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<nettime> Aussies Do It Right: E-Voting
ben moretti on Tue, 4 Nov 2003 03:38:17 +0100 (CET)

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<nettime> Aussies Do It Right: E-Voting

# what a lovely idea at the bottom of this article
# - the rest of the world voting in us elections -
# makes a strange sort of sense however. cheers, ben

Aussies Do It Right: E-Voting  
By Kim Zetter 

Story location:

02:00 AM Nov. 03, 2003 PT

While critics in the United States grow more concerned
each day about the insecurity of electronic voting
machines, Australians designed a system two years ago
that addressed and eased most of those concerns: They
chose to make the software running their system
completely open to public scrutiny. 

Although a private Australian company designed the
system, it was based on specifications set by
independent election officials, who posted the code on
the Internet for all to see and evaluate. What's more,
it was accomplished from concept to product in six
months. It went through a trial run in a state
election in 2001. 

Critics say the development process is a model for how
electronic voting machines should be made in the
United States. 

Called eVACS, or Electronic Voting and Counting
System, the system was created by a company called
Software Improvements to run on Linux, an open-source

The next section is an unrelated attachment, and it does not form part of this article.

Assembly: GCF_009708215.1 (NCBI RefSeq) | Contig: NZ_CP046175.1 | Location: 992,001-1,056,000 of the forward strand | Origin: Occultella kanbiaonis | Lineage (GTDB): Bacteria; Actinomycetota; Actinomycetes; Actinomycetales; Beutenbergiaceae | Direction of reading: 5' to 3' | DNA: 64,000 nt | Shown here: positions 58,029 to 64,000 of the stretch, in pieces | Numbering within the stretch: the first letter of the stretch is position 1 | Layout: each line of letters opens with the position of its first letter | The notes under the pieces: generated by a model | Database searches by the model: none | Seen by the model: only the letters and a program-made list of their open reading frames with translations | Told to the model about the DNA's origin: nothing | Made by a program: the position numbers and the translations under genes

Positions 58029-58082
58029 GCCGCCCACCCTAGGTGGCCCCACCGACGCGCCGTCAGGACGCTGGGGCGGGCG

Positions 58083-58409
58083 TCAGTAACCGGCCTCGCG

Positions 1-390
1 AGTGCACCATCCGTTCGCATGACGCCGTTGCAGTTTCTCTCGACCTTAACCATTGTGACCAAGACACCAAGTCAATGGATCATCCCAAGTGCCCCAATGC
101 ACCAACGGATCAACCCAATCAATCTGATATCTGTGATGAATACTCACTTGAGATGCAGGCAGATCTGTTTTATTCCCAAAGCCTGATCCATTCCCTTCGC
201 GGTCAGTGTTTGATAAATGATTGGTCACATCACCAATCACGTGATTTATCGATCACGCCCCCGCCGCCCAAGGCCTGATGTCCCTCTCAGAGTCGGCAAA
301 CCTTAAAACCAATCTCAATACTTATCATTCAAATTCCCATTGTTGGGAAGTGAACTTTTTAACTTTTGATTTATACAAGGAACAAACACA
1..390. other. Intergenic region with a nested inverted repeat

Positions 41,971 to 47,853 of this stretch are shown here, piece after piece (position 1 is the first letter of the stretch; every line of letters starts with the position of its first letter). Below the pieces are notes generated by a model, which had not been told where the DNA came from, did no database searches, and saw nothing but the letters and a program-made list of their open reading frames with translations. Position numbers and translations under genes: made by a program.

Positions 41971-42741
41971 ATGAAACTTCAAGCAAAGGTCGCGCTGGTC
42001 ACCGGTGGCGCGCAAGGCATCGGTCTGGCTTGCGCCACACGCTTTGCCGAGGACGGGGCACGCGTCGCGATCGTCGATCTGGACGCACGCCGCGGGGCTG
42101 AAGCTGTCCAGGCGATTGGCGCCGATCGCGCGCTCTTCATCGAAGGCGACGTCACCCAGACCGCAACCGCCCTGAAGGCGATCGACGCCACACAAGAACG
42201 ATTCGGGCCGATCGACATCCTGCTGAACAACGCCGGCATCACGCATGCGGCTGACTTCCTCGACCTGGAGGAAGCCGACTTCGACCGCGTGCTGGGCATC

operating system available on the Internet. 

Election officials in the Australian Capital
Territory, one of eight states and territories in the
country, turned to electronic voting for the same
reason the United States did -- a close election in
1998 exposed errors in the state's hand-counting
system. Two candidates were separated by only three or
four votes, said Phillip Green, electoral commissioner
for the territory. After recounting, officials
discovered that out of 80,000 ballots, they had made
about 100 mistakes. They decided to investigate other
voting methods. 

In 1999, the Australian Capital Territory Electoral
Commission put out a public call for e-vote proposals
to see if an electronic option was viable. Over 15
proposals came in, but only one offered an open-source
solution. Two companies proposed the plan in
partnership after extensive consultation with
academics at Australian National University. But one
of the companies later dropped out of the project,
leaving Software Improvements to build the system. 

Green said that going the open-source route was an
obvious choice. 

"We'd been watching what had happened in America (in
2000), and we were wary of using proprietary software
that no one was allowed to see," he said. "We were
very keen for the whole process to be transparent so
that everyone -- particularly the political parties
and the candidates, but also the world at large --
could be satisfied that the software was actually
doing what it was meant to be doing."

It took another year for changes in Australian law to
allow electronic voting to go forward. Then in April
2001, Software Improvements contracted to build the
system for the state's October election. 

Software Improvement's Matt Quinn, the lead engineer
on the product, said the commission called all the

"They, as the customer, dictated requirements
including security and functionality, (and they) were
involved at every step of the development process,
from requirements to testing," Quinn said. "They
proofed every document we produced." 

The commission posted drafts as well as the finished